Simon was good at this, good at turning cheap junk into the most fucking awesome thing ever. He’d started out with Billy Galactic and the Magicdogs, a line of stupid stuffed toy dogs that were, well, magic. All right, so they toy dogs weren’t magic at all, though they had voice chips that said things like “Abracadabra” and “Simsalabim” and broke down after roughly five hundred activations. A lively kid could go through those in two weeks.
Everybody had known that the Magicdogs were kind of naff, even the manufacturer. But Simon had come up with a story about magical dogs from outer space, stranded in an earthly dog pound and fighting crime, the sort of petty crime that didn’t freak out the censors, of course. The resulting cartoon, drawn somewhere in the Far East in an assembly line studio that was probably right next to the toy factory and offered only marginally better working conditions, had been a hit. It hadn’t quite catapulted the Magicdogs into the top 5 of Christmas toys, but it had sold more stuffed toy dogs with voice chips than anybody ever expected. Not bad for a toy everyone in the know had expected to tank.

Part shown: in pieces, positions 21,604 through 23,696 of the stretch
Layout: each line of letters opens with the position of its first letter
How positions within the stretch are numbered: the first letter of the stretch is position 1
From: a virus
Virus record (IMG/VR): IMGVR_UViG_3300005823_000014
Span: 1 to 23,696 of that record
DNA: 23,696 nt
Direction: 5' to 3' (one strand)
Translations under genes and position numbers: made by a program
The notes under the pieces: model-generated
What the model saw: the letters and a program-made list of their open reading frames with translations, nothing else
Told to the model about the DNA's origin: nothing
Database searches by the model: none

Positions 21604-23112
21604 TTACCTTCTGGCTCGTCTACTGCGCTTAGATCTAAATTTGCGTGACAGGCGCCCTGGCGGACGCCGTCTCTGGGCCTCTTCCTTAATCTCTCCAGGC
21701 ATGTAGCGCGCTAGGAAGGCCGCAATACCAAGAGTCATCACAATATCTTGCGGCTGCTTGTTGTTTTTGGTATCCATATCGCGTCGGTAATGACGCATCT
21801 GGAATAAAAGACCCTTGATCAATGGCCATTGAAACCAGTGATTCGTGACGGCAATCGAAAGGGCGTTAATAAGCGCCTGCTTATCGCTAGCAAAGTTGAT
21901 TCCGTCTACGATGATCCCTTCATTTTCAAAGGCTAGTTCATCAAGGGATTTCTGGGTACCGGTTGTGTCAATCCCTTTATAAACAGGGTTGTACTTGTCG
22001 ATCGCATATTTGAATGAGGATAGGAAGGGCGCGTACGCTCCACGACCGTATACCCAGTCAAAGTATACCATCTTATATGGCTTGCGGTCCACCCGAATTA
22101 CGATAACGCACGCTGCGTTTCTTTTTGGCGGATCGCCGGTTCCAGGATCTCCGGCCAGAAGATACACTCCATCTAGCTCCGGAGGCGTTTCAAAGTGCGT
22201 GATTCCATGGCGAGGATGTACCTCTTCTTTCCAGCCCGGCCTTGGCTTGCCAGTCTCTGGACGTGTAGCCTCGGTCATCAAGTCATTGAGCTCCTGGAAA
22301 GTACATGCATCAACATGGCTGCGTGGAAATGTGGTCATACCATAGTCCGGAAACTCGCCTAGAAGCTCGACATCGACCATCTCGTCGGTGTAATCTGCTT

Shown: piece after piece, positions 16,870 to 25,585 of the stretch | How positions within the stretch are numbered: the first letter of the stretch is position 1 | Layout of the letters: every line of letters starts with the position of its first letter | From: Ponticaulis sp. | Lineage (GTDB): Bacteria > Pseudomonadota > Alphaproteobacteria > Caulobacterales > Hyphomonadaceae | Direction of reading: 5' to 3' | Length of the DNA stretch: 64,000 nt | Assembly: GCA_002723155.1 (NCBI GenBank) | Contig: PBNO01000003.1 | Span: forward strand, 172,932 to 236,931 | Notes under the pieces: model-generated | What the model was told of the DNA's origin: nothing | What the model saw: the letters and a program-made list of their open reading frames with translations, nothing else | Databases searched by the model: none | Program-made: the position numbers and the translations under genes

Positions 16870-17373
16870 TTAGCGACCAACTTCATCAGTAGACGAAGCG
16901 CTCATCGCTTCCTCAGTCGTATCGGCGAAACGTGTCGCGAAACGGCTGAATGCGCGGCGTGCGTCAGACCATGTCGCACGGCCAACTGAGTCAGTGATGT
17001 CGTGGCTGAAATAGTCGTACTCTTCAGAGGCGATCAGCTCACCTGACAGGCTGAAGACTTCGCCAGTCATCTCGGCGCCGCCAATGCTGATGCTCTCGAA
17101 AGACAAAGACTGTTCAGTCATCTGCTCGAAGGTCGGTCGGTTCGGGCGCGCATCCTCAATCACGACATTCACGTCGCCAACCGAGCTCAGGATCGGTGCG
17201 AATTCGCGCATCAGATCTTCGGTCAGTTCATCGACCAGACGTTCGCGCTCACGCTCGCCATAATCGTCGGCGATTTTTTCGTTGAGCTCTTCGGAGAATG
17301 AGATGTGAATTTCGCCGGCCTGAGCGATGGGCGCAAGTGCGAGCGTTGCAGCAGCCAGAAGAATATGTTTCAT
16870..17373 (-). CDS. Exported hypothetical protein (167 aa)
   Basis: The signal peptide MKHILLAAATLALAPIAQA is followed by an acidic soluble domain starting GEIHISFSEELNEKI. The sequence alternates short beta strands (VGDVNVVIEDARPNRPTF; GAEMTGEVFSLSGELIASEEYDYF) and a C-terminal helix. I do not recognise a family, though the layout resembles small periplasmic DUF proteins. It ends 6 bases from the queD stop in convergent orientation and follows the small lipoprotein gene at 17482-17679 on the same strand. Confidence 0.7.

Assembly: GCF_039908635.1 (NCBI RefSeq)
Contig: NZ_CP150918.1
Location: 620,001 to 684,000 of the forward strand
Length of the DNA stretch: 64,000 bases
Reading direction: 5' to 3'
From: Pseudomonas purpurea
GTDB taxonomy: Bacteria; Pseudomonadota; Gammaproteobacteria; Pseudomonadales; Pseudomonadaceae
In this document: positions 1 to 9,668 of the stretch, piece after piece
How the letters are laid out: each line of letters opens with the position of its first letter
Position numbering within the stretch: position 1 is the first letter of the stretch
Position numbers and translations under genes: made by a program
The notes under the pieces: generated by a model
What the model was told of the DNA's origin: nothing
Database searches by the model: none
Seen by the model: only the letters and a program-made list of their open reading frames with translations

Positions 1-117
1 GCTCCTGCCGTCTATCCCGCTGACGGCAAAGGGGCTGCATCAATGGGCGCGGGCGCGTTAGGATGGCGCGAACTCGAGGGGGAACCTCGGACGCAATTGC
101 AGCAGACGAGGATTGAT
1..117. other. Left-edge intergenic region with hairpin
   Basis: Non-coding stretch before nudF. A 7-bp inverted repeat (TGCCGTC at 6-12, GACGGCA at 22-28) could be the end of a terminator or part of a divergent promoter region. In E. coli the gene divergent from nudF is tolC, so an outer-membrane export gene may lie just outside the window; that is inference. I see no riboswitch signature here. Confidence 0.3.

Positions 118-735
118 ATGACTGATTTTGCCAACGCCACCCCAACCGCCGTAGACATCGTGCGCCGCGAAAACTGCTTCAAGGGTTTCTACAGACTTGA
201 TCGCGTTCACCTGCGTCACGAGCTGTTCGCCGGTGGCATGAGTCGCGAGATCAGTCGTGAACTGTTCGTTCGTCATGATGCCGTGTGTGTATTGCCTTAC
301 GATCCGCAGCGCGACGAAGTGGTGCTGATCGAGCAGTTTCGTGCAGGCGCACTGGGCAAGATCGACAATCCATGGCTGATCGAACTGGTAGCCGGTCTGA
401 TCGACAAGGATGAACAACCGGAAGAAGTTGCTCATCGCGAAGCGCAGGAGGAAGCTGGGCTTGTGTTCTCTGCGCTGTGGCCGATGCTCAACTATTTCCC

From then on Simon played in the big leagues. The Magnadragons had been next. They were plastic dragons who changed colour when exposed to hot water. The colour-changing thing had been the hottest toy gimmick three years ago. Everyone had been doing it, even Barbie. The story that Simon had come up with was about prehistoric dragons living inside a volcano, trapped by hot magma (he’d initially misread “magna” as “magma” and by the time he realised his mistake, it was too late to change it), only to emerge in our time and fight crime.
Next came Dana Star And The Dynonoids, one of the rare action toy lines aimed at girls. They were cheap plastic dolls with garish neon-coloured hair and some kind of electric light-up action. Once Simon was done with them, Dana Star was a princess from outer space. When her evil twin Dee Dee Star usurped Dana’s throne, Dana fled to Earth with her girl pals the Dynonoids, who just happened to be cyborgs with special powers, since cyborgisation with a teen rite of passage in Dana’s world, just as a nose job for overprivileged girls was in ours. On Earth, they posed as a pop band. And fought crime, of course.